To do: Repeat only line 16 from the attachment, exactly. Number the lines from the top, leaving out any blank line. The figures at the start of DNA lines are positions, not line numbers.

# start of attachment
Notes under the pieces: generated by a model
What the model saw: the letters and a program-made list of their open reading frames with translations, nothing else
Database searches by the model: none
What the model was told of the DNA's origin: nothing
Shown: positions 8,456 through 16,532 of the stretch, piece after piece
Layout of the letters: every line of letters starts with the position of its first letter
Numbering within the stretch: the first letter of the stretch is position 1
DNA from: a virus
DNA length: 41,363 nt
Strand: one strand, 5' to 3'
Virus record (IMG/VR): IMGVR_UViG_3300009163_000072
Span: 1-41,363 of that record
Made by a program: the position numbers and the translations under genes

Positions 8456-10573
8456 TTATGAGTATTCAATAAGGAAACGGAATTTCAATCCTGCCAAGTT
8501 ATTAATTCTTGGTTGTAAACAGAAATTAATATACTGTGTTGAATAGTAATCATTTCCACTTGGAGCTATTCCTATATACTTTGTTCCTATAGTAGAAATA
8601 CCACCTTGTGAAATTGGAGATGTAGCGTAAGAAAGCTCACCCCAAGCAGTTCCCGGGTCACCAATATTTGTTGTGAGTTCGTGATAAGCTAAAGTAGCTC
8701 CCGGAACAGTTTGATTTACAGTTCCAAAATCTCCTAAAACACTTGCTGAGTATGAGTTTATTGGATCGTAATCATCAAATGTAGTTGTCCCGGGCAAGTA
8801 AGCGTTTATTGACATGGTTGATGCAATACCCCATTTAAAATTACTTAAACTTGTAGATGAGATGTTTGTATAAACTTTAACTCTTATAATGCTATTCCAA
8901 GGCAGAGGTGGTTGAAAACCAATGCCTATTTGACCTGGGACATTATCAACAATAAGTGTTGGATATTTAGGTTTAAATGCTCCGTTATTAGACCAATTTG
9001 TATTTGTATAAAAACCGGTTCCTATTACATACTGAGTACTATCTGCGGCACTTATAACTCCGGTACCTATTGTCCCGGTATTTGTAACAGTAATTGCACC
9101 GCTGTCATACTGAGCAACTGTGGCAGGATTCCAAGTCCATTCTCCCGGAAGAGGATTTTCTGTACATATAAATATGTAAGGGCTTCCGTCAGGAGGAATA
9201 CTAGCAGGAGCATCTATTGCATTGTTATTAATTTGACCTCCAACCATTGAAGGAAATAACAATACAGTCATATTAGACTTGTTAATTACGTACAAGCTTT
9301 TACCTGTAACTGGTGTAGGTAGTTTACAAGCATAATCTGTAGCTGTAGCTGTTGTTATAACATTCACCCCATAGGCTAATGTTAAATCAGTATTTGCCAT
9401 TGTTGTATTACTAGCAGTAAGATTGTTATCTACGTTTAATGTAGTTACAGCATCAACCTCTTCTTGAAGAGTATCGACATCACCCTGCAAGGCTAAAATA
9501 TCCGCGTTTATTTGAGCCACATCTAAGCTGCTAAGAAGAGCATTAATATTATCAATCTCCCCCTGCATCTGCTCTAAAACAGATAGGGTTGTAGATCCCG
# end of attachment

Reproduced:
8501 ATTAATTCTTGGTTGTAAACAGAAATTAATATACTGTGTTGAATAGTAATCATTTCCACTTGGAGCTATTCCTATATACTTTGTTCCTATAGTAGAAATA